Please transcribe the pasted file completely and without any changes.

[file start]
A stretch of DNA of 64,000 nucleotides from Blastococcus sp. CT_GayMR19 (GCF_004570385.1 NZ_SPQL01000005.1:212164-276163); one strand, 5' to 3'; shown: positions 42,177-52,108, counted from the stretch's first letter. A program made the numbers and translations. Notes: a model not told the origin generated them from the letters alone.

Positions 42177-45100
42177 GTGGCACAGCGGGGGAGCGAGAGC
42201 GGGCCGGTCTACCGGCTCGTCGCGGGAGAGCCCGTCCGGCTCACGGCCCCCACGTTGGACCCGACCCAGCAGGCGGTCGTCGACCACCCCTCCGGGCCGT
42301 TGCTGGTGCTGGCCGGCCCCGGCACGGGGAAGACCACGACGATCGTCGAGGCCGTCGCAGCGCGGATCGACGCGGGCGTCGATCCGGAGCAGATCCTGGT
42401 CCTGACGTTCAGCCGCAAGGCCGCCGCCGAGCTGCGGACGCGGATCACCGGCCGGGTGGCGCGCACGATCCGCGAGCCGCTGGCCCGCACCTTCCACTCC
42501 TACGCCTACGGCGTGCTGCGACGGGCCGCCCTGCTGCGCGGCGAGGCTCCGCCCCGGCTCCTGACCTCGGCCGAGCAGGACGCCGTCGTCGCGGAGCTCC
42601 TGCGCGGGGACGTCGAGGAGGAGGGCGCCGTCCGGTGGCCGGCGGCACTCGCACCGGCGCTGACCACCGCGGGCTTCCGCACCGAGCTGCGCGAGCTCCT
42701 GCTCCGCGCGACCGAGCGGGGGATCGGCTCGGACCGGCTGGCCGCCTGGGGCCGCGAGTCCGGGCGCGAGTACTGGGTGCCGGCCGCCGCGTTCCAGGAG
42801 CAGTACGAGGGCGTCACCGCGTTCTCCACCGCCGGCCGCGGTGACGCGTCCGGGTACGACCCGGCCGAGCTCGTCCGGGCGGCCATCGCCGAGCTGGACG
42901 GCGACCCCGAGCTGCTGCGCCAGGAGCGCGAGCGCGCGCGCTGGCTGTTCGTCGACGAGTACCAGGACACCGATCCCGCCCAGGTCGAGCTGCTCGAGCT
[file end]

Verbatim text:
A stretch of DNA of 64,000 nucleotides from Blastococcus sp. CT_GayMR19 (GCF_004570385.1 NZ_SPQL01000005.1:212164-276163); one strand, 5' to 3'; shown: positions 42,177-52,108, counted from the stretch's first letter. A program made the numbers and translations. Notes: a model not told the origin generated them from the letters alone.

Positions 42177-45100
42177 GTGGCACAGCGGGGGAGCGAGAGC
42201 GGGCCGGTCTACCGGCTCGTCGCGGGAGAGCCCGTCCGGCTCACGGCCCCCACGTTGGACCCGACCCAGCAGGCGGTCGTCGACCACCCCTCCGGGCCGT
42301 TGCTGGTGCTGGCCGGCCCCGGCACGGGGAAGACCACGACGATCGTCGAGGCCGTCGCAGCGCGGATCGACGCGGGCGTCGATCCGGAGCAGATCCTGGT
42401 CCTGACGTTCAGCCGCAAGGCCGCCGCCGAGCTGCGGACGCGGATCACCGGCCGGGTGGCGCGCACGATCCGCGAGCCGCTGGCCCGCACCTTCCACTCC
42501 TACGCCTACGGCGTGCTGCGACGGGCCGCCCTGCTGCGCGGCGAGGCTCCGCCCCGGCTCCTGACCTCGGCCGAGCAGGACGCCGTCGTCGCGGAGCTCC
42601 TGCGCGGGGACGTCGAGGAGGAGGGCGCCGTCCGGTGGCCGGCGGCACTCGCACCGGCGCTGACCACCGCGGGCTTCCGCACCGAGCTGCGCGAGCTCCT
42701 GCTCCGCGCGACCGAGCGGGGGATCGGCTCGGACCGGCTGGCCGCCTGGGGCCGCGAGTCCGGGCGCGAGTACTGGGTGCCGGCCGCCGCGTTCCAGGAG
42801 CAGTACGAGGGCGTCACCGCGTTCTCCACCGCCGGCCGCGGTGACGCGTCCGGGTACGACCCGGCCGAGCTCGTCCGGGCGGCCATCGCCGAGCTGGACG
42901 GCGACCCCGAGCTGCTGCGCCAGGAGCGCGAGCGCGCGCGCTGGCTGTTCGTCGACGAGTACCAGGACACCGATCCCGCCCAGGTCGAGCTGCTCGAGCT